BookBrowse Reviews My Dark Vanessa by Kate Russell

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My Dark Vanessa

A Novel

by Kate Russell

My Dark Vanessa by Kate Russell X
My Dark Vanessa by Kate Russell
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  • First Published:
    Mar 2020, 384 pages

    Feb 2021, 384 pages


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Book Reviewed by:
Kim Kovacs
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About this Book



Kate Elizabeth Russell's debut novel, My Dark Vanessa, is a complex exploration of guilt and innocence set against the backdrop of the #MeToo movement.

The plot of Kate Elizabeth Russell's My Dark Vanessa follows the life of Vanessa Wye, who at the age of 15 begins an affair with a teacher of hers, Jacob Strane, not quite thirty years her senior. The first-person present narration first shows Vanessa at 32 years old, as she becomes aware of social media posts concerning her former instructor; another young woman has come forward accusing him of abusing her when she was his student. Strane calls Vanessa, and while it seems they've maintained contact over the years, it's clear that his purpose is to make sure Vanessa has no intention of backing the woman's story. It's also apparent that while Vanessa's life is a mess—dead-end job, meaningless one-night stands with strangers and self-medication with drugs and alcohol—she is still in love with Strane and thinks he's done no wrong. As more women turn up with similar claims, Vanessa comes under increasing pressure to tell her story.

Alternating with the present timeline is Vanessa's account of meeting Strane as a teenager and how they eventually become intimate. 15-year-old Vanessa is immediately entranced by her teacher, and she deliberately goes out of her way to make herself attractive to him. It's clear to readers how she might think she's the instigator of what she considers to be a romance, but as she describes how the two become close, we can see how Strane is grooming her, even if the young Vanessa can't. This plotline tracks Vanessa as she ages into adulthood, with the thread eventually meeting up with the current Vanessa's timeline.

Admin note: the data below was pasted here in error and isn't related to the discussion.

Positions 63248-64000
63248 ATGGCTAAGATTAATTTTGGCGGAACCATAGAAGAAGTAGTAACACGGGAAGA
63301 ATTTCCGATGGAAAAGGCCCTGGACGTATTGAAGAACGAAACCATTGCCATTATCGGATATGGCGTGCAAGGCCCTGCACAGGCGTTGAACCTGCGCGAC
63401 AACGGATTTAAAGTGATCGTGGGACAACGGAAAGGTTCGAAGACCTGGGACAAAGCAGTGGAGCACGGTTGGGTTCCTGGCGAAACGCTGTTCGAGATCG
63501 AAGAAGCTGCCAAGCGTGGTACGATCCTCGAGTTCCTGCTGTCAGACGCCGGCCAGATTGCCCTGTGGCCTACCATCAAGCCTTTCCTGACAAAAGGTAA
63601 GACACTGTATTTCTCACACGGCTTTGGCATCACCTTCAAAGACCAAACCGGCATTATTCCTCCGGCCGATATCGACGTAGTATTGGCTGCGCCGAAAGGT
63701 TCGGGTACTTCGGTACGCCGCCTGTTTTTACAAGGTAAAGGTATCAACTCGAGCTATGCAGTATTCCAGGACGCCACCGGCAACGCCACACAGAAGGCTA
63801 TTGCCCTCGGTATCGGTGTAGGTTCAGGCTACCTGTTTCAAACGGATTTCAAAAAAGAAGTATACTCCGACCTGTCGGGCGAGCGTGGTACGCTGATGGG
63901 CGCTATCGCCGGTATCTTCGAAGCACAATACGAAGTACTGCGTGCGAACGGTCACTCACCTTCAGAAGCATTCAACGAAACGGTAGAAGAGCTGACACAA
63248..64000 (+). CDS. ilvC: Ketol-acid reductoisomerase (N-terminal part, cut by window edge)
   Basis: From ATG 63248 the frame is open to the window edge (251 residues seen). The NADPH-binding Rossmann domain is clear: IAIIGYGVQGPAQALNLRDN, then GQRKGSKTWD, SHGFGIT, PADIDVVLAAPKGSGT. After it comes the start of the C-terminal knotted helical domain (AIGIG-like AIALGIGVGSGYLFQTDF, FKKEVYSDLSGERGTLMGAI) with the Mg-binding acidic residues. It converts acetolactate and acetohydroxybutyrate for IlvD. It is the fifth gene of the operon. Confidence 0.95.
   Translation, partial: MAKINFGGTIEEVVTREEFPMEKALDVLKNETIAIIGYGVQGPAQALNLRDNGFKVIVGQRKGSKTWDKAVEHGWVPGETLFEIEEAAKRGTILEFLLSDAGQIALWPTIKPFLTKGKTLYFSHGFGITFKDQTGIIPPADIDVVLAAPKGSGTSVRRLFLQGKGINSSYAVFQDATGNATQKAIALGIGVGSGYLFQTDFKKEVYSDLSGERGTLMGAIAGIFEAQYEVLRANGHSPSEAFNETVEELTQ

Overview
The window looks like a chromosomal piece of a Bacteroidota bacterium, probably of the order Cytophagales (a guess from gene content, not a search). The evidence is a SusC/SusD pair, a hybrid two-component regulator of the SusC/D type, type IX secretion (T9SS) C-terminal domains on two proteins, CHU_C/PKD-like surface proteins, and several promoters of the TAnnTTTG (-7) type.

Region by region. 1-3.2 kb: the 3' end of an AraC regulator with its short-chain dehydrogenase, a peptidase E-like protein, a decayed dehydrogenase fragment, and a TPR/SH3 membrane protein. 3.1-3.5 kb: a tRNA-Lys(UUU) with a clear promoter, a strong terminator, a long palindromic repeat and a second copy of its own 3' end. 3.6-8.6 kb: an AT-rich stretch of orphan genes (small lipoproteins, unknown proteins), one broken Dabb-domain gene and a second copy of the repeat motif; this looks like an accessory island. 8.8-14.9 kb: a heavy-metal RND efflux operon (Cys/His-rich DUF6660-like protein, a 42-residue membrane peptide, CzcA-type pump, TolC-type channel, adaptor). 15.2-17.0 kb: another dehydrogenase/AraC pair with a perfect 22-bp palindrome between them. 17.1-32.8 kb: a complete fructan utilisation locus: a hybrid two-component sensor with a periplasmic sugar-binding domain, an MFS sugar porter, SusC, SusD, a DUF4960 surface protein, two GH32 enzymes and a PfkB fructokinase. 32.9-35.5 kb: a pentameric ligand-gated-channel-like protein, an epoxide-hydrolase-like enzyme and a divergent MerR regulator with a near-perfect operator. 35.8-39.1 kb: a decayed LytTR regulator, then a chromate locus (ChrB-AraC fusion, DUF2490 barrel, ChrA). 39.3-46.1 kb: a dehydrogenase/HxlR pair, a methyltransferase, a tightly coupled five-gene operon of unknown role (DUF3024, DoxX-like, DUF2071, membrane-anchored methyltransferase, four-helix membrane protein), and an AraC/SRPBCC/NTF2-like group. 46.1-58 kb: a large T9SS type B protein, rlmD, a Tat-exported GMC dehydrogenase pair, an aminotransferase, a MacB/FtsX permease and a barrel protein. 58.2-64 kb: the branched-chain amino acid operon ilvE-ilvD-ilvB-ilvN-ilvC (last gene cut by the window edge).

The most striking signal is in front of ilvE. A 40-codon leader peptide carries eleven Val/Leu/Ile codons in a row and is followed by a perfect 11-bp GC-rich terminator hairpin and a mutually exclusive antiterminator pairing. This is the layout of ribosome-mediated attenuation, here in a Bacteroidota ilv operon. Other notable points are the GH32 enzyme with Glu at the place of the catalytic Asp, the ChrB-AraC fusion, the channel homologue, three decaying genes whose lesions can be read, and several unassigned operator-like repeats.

Russell's writing is stunning, bordering on poetic at times. Vanessa is first wooed with the works of Dickinson and Plath, and the character writes verse herself, so the lyrical nature of her observations feels right:

Winter makes everyone weary this year. The cold is relentless, nights dipping to twenty below, and when the temperature goes above zero, it snows – days and days of it. After each storm, the snow banks grow until campus becomes a walled maze under a pile of gray sky, and clothes that were new at Christmas quickly turn salt-stained and pilled as the reality of four more months of winter settles in.

The author goes beyond simply beautiful writing to completely get into the mind and soul of her character. During one encounter with Strane, Vanessa thinks to herself, "His worry is obvious, about me and what we're doing. The smallest movement makes him jump, like I'm an animal prone to bolt or bite."

There are ample risks in penning a first-person narrative, particularly when the story concerns a character at two radically different ages; the protagonist's voice may end up being too similar throughout, their perspective can become one-dimensional and young characters may come off as being too mature for their supposed ages. Russell expertly dodges these traps, creating a character who isn't necessarily likeable all the time but is convincing.

Readers should be aware that the subject matter is without doubt disturbing. Strane's manipulation of Vanessa (both as a child and an adult) is unsettling, as is Vanessa's inability to see the harm he's causing her. The sex scenes between the two are also fairly explicit, adding to the disconcerting feeling some may experience when reading these pages. While the book may be a good object lesson for late teens, its graphic nature makes it more appropriate for an older audience.

My Dark Vanessa raises a number of complex questions: Is someone a victim of abuse if they believe they were complicit? What responsibility do people have to broadcast their painful experiences if doing so may prevent others from harm? What responsibilities do abusers have toward their victims when their actions have colored every aspect of their victims' futures? What does justice look like in these cases? Russell offers these and other conundrums up for discussion without answers; it's up to each reader to ponder them.

Reviewed by Kim Kovacs

This review was originally published in The BookBrowse Review in March 2020, and has been updated for the February 2021 edition. Click here to go to this issue.

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